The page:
Secrets in code/config are easy to read by others, and more importantly, easy to exfiltrate by tools. By now, it’s common knowledge that a secret should not be checked into git. However, places like your Terraform state bucket, environment configuration files, and your Kubernetes config maps, are often overlooked. In the ideal scenario your secrets only live in memory or, preferably, in software/hardware security modules. So when you generate your secret, a fair share of (secure) randomness should be involved. Your configuration code can entail length of a secret, the type, possible used alphabet, or other criteria, but it should not contain the secret itself. In this case, the instructions on how generating and using the secret are in code, but the actual secrets only exist in the software or hardware security module.

5. Bring the secret close to the intended recipient

If you expose a secret to more than just the intended recipient, you increase the risk of disclosing it to unauthorized parties. For instance: If a specific application on your Kubernetes cluster requires a secret, it’s better to let the application retrieve it instead of the worker node. There’s a simple reason for this: if all pods can access the secret through the worker node, any of these pods can leak it. This doesn’t just apply to Kubernetes, all technology stacks face similar versions of this problem.

6. Ensure least privilege access

Least privilege access in secrets management goes two ways:

  • You want to make sure all entities only have the privileges they need – possibly temporarily (see #3)
  • The secret scopes only to provide access to what its user requires

In practice, this means you will want to create separate secrets for separate functions or entities, and prevent unconstrained access. Sane defaults and temporary privilege elevation are key here. You don’t want everyone to be root all the time, and unconstrained secret access is by extension the same. If one of your team members gets compromised, you’ll be really happy the attacker has limited access by default.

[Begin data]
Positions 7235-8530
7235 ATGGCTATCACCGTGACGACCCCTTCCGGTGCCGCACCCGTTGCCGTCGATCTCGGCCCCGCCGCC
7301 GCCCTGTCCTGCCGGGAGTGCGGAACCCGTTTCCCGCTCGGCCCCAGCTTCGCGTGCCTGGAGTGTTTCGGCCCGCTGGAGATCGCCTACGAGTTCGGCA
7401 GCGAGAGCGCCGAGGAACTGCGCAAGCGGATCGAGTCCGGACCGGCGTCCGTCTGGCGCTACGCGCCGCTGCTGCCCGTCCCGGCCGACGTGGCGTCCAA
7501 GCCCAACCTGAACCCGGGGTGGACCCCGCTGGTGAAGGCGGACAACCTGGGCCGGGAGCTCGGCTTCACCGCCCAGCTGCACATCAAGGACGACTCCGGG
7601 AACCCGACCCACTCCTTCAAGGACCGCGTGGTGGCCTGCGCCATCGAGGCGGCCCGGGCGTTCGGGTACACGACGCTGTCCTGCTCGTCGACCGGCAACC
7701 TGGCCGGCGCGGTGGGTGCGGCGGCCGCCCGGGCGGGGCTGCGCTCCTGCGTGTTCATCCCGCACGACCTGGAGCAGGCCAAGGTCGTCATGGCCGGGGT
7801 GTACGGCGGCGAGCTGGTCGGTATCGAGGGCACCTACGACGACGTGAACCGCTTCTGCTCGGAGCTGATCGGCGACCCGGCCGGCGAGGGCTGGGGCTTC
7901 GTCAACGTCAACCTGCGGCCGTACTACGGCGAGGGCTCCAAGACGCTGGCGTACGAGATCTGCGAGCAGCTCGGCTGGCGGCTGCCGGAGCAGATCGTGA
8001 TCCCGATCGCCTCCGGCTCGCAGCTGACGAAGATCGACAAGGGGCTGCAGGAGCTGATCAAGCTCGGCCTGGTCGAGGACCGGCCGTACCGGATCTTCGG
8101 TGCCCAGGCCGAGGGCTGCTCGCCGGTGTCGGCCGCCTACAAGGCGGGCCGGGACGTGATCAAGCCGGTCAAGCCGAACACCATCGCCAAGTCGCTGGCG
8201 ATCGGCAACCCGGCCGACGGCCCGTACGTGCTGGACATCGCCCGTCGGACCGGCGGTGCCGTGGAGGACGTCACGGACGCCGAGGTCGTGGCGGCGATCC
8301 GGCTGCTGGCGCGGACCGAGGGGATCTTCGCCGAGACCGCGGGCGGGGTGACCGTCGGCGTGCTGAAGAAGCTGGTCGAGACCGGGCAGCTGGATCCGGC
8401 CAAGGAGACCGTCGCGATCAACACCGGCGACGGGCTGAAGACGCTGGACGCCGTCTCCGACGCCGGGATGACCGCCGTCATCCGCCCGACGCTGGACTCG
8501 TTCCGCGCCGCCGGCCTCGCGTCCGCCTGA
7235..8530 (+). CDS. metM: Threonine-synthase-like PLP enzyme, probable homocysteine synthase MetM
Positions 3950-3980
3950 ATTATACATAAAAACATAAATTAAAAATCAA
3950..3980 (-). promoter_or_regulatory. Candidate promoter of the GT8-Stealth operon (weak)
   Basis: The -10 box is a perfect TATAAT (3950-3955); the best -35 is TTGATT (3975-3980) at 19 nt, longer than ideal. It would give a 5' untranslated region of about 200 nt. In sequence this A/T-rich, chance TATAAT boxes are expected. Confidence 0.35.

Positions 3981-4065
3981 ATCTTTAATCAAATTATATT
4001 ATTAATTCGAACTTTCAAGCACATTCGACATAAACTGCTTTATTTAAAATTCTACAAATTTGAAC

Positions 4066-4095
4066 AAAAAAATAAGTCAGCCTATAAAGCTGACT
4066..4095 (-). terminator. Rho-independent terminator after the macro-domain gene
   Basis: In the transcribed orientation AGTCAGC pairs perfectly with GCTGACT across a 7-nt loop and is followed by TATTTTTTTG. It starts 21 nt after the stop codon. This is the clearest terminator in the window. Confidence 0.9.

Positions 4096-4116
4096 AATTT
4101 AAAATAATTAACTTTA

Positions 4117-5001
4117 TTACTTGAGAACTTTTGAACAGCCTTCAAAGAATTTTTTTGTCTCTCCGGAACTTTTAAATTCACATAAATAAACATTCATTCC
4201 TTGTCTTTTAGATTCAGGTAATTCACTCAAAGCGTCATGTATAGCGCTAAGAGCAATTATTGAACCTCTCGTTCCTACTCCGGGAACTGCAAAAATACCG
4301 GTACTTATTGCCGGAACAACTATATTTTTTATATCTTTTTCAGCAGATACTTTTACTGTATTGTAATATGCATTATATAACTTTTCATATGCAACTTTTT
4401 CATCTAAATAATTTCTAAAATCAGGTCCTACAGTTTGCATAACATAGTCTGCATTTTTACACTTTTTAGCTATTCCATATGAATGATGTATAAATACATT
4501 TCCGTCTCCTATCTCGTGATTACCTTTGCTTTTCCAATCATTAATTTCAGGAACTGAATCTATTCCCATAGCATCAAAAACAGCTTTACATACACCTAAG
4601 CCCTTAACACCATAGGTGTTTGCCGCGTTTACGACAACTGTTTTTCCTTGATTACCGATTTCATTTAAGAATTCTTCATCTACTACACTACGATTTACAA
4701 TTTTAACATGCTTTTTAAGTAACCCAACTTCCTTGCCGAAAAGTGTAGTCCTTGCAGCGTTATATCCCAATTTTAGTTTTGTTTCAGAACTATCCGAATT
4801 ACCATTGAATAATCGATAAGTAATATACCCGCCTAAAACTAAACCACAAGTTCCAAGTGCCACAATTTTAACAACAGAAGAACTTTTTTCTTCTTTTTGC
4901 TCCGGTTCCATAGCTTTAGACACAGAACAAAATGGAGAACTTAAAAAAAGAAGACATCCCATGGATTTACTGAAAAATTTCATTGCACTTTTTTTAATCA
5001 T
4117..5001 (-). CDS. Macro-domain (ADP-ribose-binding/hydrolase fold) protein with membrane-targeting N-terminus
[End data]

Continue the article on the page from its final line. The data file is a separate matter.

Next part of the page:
7. Don’t operate by yourself

When handling secrets, whether through automated generation, or through manual import into your system: make sure you cooperate. Changing a secret can have a lot of impact on the consumers of the secret. Therefore, it’s good to do this together -pair programming style-, to make sure that no errors are made. Pair programming helps spreading the knowledge of the process as well! Last, you can help each other by ensuring copies of an imported secret are destroyed in case of a manual import.

8. Do not reuse secrets

Do not reuse passwords for various services, do not reuse keys for various purposes. Every time you use a secret for a given entity, and that entity gets compromised, so is your secret. Therefore a single purpose per secret helps to reduce the impact in case of an exposed secret.

9. Monitor secret access